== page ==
Grey Matter Pathology in Multiple Sclerosis

  • B. P. Brink
  • S. J. Mork
  • P. Van Der Valk
  • L. Bo
Part of the Topics in Neuroscience book series (TOPNEURO)


Multiple sclerosis (MS) is a CNS disease histopathologically characterized by discrete areas of myelin, oligodendrocyte, and axonal loss [1]. The etiology of MS is unknown, but environmental factors and multiple separate genetic loci contribute to disease susceptibility. MS lesions may occur in all CNS parenchymal areas; the predilection sites include the optic nerve, brainstem, spinal cord, periventricular white matter, and subcortical areas. Although MS is frequently called a white matter disease, there is also myelin in grey matter, and grey matter demyelination is extensive in chronic MS [2–7]. This was evidenced even in early pathology studies, using histochemical staining methods for myelin detection [8–11]. The extent of cortical demyelination in MS has been studied in vivo using MRI and post mortem using histochemical or immunohistochemical techniques. Conventional MRI techniques may not be sensitive for cortical lesions, however: in a comparison of postmortem MRI and histological examinations, only 2 of 14 histologically detectable cortical lesions were detected by MRI [3]. In another, similar study none of the 39 cortical plaques identified histologically were detected by MRI, while in periventricular areas the maximum possible number of lesions detected by MRI often exceeded the number of histological plaques [12]. A recent study found a low sensitivity of MRI for purely cortical lesions compared with the grey matter part of combined white matter/grey matter lesions [7]. MRI sensitivity for deep grey matter lesions was slightly higher, at 10%–15% [7,12]. The reasons for the low sensitivity of conventional MRI could be (1) that the relaxation times of grey matter on T2-weighted images are close to the relaxation times of MS lesions, (2) partial volume effects due to the proximity to the CSF, and (3) less inflammation and edema in the grey matter lesions [3]. “Normal-appearing grey matter” on MRI thus represents what proves histopathologically to be a mixture of grey matter lesions and nonlesional tissue. This makes it difficult to characterize the clinical significance of grey matter lesions by MRI. Nevertheless, the presence and extent of “juxtacortical” MS lesions on MRI have been correlated with cognitive loss, depression, and epilepsy [13–17].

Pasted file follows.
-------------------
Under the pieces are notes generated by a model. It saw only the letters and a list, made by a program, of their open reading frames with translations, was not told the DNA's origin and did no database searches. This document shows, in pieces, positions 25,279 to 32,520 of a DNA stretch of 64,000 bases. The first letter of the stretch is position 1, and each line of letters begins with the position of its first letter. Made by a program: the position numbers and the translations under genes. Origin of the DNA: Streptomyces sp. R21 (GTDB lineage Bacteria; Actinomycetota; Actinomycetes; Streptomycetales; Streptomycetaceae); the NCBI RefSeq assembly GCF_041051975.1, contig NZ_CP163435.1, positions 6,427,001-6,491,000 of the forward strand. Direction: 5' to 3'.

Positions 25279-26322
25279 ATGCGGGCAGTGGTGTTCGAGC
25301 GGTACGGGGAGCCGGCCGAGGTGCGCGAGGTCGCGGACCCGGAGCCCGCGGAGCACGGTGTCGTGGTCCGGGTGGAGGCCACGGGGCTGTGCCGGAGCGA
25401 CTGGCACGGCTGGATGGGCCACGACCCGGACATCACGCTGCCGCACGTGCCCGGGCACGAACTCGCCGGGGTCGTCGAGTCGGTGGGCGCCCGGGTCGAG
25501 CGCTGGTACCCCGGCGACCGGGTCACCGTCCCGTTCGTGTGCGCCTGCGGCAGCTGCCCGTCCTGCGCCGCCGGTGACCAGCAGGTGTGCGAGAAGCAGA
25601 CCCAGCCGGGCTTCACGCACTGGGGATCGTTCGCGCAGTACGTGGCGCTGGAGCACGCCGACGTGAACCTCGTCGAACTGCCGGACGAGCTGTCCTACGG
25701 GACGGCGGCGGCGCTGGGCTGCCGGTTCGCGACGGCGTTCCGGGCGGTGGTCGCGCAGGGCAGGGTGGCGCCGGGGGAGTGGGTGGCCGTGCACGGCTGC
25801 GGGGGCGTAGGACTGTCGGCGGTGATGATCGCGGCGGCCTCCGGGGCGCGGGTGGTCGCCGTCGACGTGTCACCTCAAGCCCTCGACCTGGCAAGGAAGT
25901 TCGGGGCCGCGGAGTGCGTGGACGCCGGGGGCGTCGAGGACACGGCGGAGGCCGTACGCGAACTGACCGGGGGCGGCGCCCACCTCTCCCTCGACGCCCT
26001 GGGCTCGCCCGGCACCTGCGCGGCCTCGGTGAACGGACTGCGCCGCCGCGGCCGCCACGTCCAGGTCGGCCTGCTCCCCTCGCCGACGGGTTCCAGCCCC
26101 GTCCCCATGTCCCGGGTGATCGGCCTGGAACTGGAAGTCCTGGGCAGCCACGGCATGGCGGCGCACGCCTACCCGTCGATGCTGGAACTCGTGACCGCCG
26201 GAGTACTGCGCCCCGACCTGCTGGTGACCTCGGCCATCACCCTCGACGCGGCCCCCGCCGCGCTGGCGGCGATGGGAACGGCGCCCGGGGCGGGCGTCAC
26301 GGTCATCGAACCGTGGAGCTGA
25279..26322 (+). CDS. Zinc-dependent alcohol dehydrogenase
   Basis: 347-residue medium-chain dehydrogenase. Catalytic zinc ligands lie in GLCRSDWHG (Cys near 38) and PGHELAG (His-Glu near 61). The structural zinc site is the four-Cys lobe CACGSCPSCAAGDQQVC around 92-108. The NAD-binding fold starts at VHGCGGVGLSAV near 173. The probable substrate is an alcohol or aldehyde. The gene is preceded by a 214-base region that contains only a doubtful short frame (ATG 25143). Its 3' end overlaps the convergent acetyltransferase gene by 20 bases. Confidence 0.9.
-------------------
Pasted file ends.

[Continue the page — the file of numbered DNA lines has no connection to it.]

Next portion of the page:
Multiple Sclerosis Grey Matter Myelin Basic Protein White Matter Lesion Cortical Lesion 
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© Springer-Verlag Italia 2004

Authors and Affiliations

  • B. P. Brink
  • S. J. Mork
  • P. Van Der Valk
  • L. Bo

There are no affiliations available

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